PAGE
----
This article from NPR has some wise advice about talking to your teen about the aspects in their life that stress them out. Here are a few important highlights of the article:
“When teens are overwhelmed, parents may try to connect with their kids’ feelings by drawing on their own childhood experiences. They may say things like, “When I was fourteen, I had a job, and I still did my homework and made time for my friends. I know that you can do this, too.'”
They mean well when they try to connect with their teens in this comparative way, but often it prompts a communication breakdown.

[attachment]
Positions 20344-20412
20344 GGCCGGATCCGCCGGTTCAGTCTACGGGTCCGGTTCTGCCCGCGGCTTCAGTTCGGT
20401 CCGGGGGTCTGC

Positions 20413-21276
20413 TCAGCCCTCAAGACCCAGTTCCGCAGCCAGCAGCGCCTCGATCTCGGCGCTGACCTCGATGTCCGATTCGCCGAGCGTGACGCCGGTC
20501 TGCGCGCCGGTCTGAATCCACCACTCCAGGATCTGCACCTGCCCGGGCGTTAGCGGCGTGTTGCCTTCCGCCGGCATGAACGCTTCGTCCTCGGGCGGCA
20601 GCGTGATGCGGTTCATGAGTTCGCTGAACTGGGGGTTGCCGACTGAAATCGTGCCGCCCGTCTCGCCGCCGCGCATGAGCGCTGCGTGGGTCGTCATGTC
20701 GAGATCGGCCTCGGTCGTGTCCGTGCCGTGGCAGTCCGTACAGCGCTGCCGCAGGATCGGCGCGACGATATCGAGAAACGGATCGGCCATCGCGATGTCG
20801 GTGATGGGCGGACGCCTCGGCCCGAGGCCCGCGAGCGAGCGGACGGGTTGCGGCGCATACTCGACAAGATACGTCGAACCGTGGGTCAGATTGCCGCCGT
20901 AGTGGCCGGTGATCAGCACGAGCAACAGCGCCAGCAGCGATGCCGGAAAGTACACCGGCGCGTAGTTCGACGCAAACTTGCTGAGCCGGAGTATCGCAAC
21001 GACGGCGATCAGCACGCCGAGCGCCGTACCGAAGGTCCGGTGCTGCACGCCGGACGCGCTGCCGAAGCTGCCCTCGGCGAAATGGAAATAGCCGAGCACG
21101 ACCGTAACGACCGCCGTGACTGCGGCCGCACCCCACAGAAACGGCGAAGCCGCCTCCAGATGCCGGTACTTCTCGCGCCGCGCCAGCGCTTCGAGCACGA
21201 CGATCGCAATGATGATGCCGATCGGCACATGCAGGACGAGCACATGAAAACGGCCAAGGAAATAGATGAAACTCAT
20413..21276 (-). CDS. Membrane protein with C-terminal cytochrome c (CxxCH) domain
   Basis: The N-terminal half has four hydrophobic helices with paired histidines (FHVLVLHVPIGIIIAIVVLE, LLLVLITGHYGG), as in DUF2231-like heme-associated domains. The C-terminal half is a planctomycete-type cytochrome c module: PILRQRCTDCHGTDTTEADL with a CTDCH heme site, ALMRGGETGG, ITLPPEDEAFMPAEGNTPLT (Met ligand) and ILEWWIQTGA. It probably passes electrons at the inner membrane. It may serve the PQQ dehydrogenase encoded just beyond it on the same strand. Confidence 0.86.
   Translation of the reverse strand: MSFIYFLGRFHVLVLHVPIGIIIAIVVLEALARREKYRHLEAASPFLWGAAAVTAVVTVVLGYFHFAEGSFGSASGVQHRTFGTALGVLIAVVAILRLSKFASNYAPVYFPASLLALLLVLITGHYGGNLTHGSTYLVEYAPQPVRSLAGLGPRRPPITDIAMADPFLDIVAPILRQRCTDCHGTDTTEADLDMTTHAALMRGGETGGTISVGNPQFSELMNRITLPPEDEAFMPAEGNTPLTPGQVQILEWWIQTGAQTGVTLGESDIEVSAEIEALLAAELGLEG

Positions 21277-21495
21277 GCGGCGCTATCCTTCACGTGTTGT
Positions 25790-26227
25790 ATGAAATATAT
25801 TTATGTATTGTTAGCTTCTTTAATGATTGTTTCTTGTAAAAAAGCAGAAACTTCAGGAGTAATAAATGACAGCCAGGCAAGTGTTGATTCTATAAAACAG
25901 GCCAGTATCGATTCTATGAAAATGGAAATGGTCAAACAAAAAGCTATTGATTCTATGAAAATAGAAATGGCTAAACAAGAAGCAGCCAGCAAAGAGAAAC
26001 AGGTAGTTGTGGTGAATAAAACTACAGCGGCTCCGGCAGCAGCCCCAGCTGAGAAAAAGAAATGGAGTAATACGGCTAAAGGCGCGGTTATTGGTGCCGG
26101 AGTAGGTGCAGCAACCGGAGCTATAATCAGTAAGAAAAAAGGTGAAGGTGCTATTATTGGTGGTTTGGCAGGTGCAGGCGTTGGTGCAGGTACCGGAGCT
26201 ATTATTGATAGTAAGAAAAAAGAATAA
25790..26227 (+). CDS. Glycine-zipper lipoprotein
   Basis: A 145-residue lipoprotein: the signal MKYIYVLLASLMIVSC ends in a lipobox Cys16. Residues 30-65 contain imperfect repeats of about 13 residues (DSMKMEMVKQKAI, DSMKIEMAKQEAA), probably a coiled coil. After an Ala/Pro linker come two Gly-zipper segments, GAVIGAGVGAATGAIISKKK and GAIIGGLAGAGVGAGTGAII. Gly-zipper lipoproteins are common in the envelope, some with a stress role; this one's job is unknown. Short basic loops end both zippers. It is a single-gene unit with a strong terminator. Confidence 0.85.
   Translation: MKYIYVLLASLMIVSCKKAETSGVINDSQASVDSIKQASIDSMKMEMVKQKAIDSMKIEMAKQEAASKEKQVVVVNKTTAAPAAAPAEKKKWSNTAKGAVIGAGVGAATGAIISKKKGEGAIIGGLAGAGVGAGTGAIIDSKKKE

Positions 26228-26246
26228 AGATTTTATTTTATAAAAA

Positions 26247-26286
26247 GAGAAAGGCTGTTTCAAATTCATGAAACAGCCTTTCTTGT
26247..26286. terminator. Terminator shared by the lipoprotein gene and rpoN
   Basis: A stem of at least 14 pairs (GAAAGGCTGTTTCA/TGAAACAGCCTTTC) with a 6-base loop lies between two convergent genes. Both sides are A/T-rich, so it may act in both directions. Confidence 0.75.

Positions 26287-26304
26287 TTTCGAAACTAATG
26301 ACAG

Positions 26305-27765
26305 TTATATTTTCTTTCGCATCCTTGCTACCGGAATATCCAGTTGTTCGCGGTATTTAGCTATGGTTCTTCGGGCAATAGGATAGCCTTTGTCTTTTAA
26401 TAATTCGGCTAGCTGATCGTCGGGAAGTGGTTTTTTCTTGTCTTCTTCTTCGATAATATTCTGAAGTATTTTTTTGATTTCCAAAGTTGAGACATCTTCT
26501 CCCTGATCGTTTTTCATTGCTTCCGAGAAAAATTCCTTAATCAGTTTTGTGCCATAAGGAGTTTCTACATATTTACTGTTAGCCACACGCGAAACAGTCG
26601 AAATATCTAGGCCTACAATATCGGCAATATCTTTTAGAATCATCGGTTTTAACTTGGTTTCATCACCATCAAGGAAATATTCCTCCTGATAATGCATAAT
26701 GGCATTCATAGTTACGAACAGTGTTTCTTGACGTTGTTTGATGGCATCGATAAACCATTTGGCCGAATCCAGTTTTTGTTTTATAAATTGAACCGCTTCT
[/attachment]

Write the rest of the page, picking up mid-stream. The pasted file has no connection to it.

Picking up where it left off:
“Teenagers are looking for proof that their parents don’t understand them and bringing up these examples only confirms that you’re not on the same wavelength,”…
When adolescents are distressed, most parents are inclined to try to solve their problems, but often what teens really need is help developing problem-solving skills of their own…It’s particularly important to teach adolescents how to develop a specific type of empathy called cognitive empathy…If empathy helps us sympathize with how another person is feeling, cognitive empathy also allows us to try to understand someone else’s perspective and how they perceive the world, even when our feelings differ.